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April 11-13, 2019
Internal Medicine Meeting 2019
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MKSAP has been trusted by internists since 1967 as the best resource for updating knowledge. MKSAP 17, available in Complete, Digital, and Print packages, consists of 11 comprehensive text chapters with related multiple-choice questions. You'll find 1,200 completely new questions to help you identify learning gaps, stay current, and gain the knowledge you need to provide the best possible patient care. MKSAP 17's original and high-quality questions evolve out of case studies and patient scenarios based on the latest evidence.
For more information on MKSAP 17, or to order your copy, visit mksap17.acponline.org.
A 62-year-old woman is evaluated for a 4-hour episode of dizziness. Upon arising from bed in the morning, she noted the abrupt onset of a spinning sensation and imbalance. She has moderate nausea but no vomiting. Symptoms are markedly accentuated when she positions her head backward or forward, such as when bending down to tie her shoe. She reports no dysarthria, diplopia, dysphagia, weakness, numbness, tinnitus, headache, recent head trauma, otalgia, or recent upper respiratory tract infection. She had a similar episode several years ago. Medical history is remarkable for osteoporosis. Her medications are alendronate, calcium, and vitamin D.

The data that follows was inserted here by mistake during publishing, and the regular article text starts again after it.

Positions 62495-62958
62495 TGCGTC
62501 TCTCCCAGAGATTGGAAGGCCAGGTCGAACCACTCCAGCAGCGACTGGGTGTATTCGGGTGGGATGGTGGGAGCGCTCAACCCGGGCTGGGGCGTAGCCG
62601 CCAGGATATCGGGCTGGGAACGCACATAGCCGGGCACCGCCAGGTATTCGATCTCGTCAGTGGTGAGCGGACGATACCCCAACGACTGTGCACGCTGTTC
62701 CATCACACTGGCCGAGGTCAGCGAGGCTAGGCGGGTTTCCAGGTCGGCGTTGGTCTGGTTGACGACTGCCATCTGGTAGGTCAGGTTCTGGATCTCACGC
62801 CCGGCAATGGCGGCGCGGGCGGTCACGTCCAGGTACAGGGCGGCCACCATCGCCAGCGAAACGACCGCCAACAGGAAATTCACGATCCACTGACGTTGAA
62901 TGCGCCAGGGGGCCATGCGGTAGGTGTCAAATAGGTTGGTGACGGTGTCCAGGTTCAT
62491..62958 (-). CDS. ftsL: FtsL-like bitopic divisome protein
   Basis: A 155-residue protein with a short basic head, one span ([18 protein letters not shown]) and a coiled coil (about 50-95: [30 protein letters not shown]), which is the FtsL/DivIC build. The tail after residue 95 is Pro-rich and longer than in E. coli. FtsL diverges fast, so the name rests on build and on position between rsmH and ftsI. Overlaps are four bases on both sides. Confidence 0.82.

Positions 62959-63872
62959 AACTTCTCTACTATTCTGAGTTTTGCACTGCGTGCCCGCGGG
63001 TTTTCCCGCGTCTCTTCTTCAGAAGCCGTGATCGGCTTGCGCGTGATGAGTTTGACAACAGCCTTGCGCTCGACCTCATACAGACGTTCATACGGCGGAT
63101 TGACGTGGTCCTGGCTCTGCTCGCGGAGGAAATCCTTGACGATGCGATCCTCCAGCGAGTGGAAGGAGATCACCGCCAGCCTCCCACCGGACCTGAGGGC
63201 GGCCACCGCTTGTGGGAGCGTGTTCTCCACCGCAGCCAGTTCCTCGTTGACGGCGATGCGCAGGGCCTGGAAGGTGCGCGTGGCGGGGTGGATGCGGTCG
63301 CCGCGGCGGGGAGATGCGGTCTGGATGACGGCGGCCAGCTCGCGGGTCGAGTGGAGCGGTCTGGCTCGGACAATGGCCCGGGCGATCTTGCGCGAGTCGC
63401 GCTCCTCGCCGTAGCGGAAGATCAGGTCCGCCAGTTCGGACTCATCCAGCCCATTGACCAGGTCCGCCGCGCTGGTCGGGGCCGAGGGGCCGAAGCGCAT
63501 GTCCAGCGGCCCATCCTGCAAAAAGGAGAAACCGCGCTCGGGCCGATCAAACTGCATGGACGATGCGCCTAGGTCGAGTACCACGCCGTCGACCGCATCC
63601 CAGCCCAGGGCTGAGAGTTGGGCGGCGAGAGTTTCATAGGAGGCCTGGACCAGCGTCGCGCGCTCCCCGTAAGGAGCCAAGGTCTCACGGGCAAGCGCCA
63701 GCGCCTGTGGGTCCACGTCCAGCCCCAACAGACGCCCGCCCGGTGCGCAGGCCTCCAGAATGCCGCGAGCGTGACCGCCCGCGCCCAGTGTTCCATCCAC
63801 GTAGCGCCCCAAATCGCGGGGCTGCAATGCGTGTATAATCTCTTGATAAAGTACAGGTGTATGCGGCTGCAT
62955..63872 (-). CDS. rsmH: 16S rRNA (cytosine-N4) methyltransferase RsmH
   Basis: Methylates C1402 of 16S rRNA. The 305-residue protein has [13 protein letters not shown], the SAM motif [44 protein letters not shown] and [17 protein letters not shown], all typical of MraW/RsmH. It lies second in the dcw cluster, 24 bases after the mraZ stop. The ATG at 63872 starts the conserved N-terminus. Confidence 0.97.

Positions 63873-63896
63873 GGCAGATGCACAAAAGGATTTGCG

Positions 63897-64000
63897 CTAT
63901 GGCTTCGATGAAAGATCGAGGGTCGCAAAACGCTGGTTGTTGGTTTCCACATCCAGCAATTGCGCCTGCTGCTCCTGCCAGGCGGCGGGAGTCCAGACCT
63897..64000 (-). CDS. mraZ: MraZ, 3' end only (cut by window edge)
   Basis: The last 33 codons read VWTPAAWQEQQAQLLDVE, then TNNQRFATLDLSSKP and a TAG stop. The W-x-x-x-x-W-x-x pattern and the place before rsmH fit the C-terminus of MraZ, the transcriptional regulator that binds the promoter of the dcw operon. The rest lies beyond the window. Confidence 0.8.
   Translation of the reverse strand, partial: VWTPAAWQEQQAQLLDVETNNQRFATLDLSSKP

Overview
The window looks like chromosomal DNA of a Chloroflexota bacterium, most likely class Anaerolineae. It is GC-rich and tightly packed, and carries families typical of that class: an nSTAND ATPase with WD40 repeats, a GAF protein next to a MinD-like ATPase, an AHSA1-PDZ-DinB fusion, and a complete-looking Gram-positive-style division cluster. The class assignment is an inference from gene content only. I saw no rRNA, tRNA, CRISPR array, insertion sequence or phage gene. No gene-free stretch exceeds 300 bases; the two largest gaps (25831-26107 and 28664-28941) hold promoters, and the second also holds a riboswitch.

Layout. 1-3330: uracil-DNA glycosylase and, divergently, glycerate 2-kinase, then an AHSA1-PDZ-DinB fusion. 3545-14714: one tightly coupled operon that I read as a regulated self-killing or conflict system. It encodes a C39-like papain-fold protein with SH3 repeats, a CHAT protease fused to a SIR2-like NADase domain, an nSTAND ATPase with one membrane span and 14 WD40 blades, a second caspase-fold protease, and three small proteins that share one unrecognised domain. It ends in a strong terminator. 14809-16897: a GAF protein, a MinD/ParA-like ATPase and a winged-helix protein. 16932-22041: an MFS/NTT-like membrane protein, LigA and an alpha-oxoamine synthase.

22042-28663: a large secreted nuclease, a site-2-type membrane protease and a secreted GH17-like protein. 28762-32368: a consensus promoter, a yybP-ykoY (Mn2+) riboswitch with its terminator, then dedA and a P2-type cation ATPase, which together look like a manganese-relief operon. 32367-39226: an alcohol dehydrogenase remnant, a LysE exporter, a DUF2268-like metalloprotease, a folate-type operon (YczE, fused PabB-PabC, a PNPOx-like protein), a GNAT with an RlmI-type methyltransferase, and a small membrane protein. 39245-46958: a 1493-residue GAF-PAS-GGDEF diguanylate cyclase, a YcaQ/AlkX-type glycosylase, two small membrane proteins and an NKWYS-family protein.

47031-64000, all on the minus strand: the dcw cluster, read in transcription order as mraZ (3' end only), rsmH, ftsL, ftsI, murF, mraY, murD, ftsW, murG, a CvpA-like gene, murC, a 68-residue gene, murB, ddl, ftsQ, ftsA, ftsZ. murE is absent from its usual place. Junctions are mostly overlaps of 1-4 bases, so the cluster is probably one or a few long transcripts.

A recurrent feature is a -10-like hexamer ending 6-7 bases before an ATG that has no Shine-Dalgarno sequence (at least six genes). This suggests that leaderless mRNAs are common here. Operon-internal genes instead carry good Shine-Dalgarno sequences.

On physical examination, the patient is afebrile, blood pressure is 137/84 mm Hg and pulse rate is 78/min without orthostasis, and respiration rate is 13/min. BMI is 25. Tympanic membranes, external auditory canals, and gross auditory acuity are normal. Cardiopulmonary and neurologic examinations are normal. The Dix-Hallpike maneuver results in mild vertigo with nausea, and after 10 seconds, there are five beats of upbeat nystagmus with a rotatory component with the upper pole of the eyes beating toward the lower ear. The nystagmus lasts for 10 seconds and then abates.
Which of the following is the most likely diagnosis?
B: Epley maneuver
D: Vestibular rehabilitation therapy
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